7)   The facts

I love research and could happily spend weeks reading articles, books and journals. For Little Pink Taxi, I learnt a lot about Norse mythology, got sidetracked into researching the meaning of tattoos in the Russian mafia (which I didn’t use in the end!), and of course, I read about taxi driving.

8)    The dark moments

There are days when words flow and the characters talk to me, but there are also lots of dark moments when I despair that everything I write is rubbish. When that happens, I go for a walk to clear my head or I talk the problems over with my daughter Clémence at our favourite local café. As she is only twelve, she is far too young to read my books, but talking to her usually does the trick and helps me find solutions to the problems. That’s why Little Pink Taxi is especially dedicated to her!

9)   The gift

When I come to the end of a novel I buy myself something that reminds me of the story or the characters, and this time I treated myself with a lovely scarf and tweed handbag from a Scottish brand – both pink, of course!

10) The inspirational quotes

And lastly, in times of doubt or when I have so much on I don’t know how on earth I’ll manage, I remember my mother telling me to stop moaning and ‘Take the bull by the horns’. My own favourite inspirational quote is from French author Paul Valery: ‘The best way to make your dreams come true is to wake up.’

Little Pink Taxi is out now and available to purchase on all eBook platforms. Click the banner below for purchasing options. 

ALCF outnow banner


To celebrate the release of Little Pink Taxi, which is set in the Scottish Highlands, Marie Laval is giving away FOUR fabulous tweed corsages from Ness Clothing  to four lucky winners!

sku-01-flora-newhaven-check_01 NessCorsage

To be in with a chance of winning, simply make sure you have read the above blog post carefully and then answer these four questions. Enter by sending your answers to info@choc-lit.co.uk:

1. What nationality is Marc Petersen (the hero from Little Pink Taxi)?
2. What real-life castle was the inspiration for Raventhorn Castle in the book?
3. Which TV series inspired Marie Laval to write Little Pink Taxi?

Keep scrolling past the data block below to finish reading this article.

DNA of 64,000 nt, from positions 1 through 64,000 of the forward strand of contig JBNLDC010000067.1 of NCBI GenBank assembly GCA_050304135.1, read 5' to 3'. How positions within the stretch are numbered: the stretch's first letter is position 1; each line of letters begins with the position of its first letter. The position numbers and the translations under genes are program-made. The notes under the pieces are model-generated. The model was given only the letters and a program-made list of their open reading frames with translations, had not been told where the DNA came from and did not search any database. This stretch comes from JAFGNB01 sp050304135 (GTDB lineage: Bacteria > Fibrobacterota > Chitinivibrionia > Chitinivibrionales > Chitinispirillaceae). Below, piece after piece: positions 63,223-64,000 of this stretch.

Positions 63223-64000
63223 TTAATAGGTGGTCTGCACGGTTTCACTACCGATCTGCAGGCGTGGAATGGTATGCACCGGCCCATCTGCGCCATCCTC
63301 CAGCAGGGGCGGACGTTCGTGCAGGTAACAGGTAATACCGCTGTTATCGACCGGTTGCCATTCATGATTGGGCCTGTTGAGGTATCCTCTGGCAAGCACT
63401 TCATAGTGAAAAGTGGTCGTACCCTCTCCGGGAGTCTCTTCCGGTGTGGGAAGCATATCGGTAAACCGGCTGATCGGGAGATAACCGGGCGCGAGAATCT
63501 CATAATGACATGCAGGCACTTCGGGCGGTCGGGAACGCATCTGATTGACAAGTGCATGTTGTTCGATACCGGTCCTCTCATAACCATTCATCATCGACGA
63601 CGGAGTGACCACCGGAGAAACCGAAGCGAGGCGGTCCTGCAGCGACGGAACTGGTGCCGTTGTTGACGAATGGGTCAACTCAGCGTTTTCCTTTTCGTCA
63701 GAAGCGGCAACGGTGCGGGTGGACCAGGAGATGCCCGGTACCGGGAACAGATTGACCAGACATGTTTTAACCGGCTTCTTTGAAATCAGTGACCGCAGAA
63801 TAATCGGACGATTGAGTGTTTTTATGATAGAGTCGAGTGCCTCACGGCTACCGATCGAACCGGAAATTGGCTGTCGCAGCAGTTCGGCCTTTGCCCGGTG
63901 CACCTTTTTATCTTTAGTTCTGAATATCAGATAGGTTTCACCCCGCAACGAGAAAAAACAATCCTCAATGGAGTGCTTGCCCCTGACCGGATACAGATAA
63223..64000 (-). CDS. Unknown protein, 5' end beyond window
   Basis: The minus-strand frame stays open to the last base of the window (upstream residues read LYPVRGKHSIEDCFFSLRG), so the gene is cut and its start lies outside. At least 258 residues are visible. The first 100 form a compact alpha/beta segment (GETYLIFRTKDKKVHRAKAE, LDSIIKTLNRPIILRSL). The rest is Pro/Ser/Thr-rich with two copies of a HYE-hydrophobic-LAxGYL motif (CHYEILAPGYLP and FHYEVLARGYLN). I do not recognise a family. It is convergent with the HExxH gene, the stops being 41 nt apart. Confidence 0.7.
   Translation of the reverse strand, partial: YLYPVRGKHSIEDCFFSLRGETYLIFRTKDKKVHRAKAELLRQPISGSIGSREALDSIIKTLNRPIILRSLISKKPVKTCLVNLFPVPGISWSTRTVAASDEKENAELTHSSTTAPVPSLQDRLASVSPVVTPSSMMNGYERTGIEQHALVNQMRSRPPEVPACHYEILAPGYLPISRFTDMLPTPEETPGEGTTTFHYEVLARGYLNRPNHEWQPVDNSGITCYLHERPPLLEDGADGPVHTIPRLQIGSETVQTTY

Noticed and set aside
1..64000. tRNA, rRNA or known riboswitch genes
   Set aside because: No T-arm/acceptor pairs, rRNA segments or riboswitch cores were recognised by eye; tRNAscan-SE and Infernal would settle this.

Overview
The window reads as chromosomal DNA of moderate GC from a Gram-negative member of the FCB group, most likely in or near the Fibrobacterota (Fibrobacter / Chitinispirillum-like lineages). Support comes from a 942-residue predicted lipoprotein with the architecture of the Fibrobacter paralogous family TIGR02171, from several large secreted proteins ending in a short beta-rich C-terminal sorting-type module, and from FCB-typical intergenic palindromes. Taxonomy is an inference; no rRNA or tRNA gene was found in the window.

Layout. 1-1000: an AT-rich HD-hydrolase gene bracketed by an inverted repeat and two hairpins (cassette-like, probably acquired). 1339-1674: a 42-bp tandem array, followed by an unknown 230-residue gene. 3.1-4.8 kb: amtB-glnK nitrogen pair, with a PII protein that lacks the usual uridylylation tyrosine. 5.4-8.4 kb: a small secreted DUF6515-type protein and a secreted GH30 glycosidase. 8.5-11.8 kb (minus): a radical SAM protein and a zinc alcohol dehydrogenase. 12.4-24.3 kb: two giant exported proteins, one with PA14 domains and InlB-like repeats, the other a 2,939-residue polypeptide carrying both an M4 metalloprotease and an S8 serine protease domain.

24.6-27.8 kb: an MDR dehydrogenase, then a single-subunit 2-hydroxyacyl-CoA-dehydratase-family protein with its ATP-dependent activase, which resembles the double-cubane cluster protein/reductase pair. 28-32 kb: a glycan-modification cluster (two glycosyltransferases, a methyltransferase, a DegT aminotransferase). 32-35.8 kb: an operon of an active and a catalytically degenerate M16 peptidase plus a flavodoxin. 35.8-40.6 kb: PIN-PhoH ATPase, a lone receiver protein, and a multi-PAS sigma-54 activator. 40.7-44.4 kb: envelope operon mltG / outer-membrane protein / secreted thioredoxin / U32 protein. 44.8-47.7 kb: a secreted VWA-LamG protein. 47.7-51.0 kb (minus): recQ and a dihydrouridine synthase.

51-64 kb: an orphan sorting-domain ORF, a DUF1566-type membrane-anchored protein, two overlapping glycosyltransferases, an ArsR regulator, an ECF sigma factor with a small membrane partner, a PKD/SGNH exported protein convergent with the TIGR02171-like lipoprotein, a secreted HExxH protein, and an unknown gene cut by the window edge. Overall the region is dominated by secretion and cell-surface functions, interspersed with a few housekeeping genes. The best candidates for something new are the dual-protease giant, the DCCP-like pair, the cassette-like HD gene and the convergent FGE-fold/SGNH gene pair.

4. What is the name of Rosalie Heart’s favourite radio station?

About the Author:

Originally from Lyon in France, Marie has lived in the beautiful Rossendale Valley in Lancashire for a number of years. A member of the Romantic Novelists Association and the Society of Authors, she writes contemporary and historical romance. Her native France very much influences her writing, and all her novels have what she likes to call ‘a French twist’!

You can get in touch with Marie on Facebook and Twitter, and why not check the beautiful photos of Scotland and Denmark on the special Little Pink Taxi Page on Pinterest?

Christina Courtenay’s New Cover

highlandstorms_coversmallerI’m absolutely thrilled to be able to share my brand new cover with everyone – behold Highland Storms!  I think the Choc Lit cover designer has outdone himself this time and has produced exactly the sort of thing I had imagined for this novel.  I may be just a tad biased, and you probably all know by now that I’m very partial to lilac, but I think this is just fab!

Highland Storms, which is the sequel to Trade Winds, will be published in November, so there’s a while to wait yet before seeing the actual finished book, but I don’t mind now because I know I’ll love it.  Just to whet your appetite, here is a short blurb:-

Brice Kinross thinks he’s very different from his flamboyant father and younger brother Jamie, and the only thing he wants out of life is to settle down with the girl he loves.  When she jilts him in favour of his brother, however, he is forced to rethink.  Taking over his father’s Scottish estate and becoming the next chief of the clan suddenly seems very appealing, but the Scottish Highlands in 1754 is not the hospitable and welcoming place Brice remembers from childhood.  In order to successfully take over his inheritance, he’ll need to discover qualities he never knew he possessed.  And when he meets a woman who is more than his match and a villain hell-bent on taking what belongs to Brice, life begins to get interesting again …